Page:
And its not "Just Perl" that matters, there are all those Linux distributions, each with their own versioning criteria, and virtually *all* of them completely incompatible with yours.

For lack of a better option, my current solution for Gentoo at least, in order to have something that even slightly corresponds with versioning schemes like your own that is in any way reliable, is to treat the data like an ASCII encoded number of some sorts.

     1.6.A7RJKwl => 1.6.367.991.752.21    ( A7 -> 367, RJ -> 991 , Kw -> KW -> 752, l -> L -> 21 )

This is pretty much the best we can do in terms of automation, because from a downstream perspective, there is no way to differentiate

    1.6.A7RJKwl   # intended as a comment
    1.6.A7RJKwl   # intended as a version

And we must assume that  the next logical increment from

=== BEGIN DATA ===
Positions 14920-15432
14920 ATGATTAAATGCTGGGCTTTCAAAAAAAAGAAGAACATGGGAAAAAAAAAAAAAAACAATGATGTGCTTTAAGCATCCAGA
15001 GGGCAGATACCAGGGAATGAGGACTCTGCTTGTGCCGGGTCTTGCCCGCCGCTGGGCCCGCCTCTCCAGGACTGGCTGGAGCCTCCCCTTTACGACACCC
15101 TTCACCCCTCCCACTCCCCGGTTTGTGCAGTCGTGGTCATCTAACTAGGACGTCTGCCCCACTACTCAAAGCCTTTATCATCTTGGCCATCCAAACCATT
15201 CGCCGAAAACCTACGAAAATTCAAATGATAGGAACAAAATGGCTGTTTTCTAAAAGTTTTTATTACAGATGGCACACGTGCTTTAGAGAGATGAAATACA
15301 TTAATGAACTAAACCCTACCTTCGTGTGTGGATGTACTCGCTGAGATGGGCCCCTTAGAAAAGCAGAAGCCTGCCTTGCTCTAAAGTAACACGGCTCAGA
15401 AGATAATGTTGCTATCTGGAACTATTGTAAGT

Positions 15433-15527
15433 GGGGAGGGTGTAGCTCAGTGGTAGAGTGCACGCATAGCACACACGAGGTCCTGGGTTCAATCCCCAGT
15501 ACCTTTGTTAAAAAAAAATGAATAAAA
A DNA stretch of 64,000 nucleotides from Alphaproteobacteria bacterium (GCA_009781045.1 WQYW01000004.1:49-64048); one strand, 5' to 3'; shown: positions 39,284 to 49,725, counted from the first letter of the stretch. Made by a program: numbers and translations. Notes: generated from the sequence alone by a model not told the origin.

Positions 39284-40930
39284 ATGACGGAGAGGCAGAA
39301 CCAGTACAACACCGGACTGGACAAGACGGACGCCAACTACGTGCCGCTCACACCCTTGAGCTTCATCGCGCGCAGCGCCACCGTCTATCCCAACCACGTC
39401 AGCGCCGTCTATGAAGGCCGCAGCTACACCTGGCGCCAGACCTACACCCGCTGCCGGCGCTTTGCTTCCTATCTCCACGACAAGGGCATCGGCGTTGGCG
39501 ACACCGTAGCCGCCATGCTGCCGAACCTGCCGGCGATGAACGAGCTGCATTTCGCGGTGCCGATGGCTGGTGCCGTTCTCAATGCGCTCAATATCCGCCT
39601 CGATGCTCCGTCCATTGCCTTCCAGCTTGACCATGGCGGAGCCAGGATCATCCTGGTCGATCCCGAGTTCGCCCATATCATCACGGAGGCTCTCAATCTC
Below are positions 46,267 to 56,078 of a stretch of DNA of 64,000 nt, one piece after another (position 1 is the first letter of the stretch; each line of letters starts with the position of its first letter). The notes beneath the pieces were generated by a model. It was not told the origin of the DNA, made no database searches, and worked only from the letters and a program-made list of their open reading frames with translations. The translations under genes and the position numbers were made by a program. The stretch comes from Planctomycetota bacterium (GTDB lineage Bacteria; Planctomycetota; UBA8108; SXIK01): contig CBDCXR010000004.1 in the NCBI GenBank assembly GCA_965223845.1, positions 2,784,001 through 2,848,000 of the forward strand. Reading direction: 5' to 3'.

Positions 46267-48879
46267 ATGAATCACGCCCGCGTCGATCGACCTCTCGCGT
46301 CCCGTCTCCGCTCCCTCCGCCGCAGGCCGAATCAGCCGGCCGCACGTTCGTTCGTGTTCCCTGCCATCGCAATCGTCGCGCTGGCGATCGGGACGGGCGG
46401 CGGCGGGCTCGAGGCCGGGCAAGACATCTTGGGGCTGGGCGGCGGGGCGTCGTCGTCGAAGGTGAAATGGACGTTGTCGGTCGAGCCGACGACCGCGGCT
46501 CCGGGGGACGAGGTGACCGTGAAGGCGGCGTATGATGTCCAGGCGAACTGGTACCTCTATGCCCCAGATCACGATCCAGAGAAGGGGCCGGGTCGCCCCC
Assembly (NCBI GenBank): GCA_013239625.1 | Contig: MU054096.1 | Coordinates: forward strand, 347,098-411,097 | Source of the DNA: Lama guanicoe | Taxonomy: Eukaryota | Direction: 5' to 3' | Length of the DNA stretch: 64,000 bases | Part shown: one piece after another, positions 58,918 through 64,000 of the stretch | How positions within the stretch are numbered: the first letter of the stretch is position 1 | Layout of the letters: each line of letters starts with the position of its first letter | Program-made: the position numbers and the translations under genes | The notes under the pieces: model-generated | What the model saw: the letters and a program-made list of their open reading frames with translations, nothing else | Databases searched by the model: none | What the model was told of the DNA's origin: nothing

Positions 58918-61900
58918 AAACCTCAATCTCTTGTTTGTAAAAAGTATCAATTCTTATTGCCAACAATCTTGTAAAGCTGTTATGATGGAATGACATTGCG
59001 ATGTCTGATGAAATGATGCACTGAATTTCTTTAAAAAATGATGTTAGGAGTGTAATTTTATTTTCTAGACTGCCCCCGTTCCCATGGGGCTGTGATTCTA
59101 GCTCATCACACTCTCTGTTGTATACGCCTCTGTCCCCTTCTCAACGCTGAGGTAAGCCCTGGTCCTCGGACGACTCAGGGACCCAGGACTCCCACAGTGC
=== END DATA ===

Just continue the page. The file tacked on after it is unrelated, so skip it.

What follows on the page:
1.6.A7RJKwl  

is

     1.6.A7RJKwm

because somebody else will want it so they can do

    1.6a   , 1.6b, 1.6c

or

    1.6.Alpha,  1.6.Beta, 1.6.Gamma

And its pretty much just insanity trying to write *any* code that can handle that all nicely.

Due to the implicit complications that come with permitting ASCII in versions, I'd much *sooner* want PAUSE to *reject* things with non-numeric versions than I would to have the toolchain, and the *whole world* be forced to change how their versioning systems work.


If you want to keep your trailing noise, just keep it out of the places that matter in terms of API conformance:

1. Keep it out of $MY::PACKAGE::VERSION 
2. Keep it out of  Dist-Name-$version

you can keep stuffing it in your POD I guess, because nothing programming needs that a whole bunch as far as I know, but I may be wrong about that.

And the question is really, do you *need* ascii in your versions? What uses it? what do you have that parses / consumes this data?
We on the contrary, *need* your version to *not* have ascii in it.

If you don't have a reason why you *need* it, then you merely *want* it, and wants tend to be < needs. "wants" are often very irrational  =).


Subject: Re: [rt.cpan.org #60275] bad version
Date: Wed, 12 Jan 2011 10:45:15 -0600
To: bug-Math-BaseCnv [...] rt.cpan.org
From: Pip Stuart <pipstuart [...] gmail.com>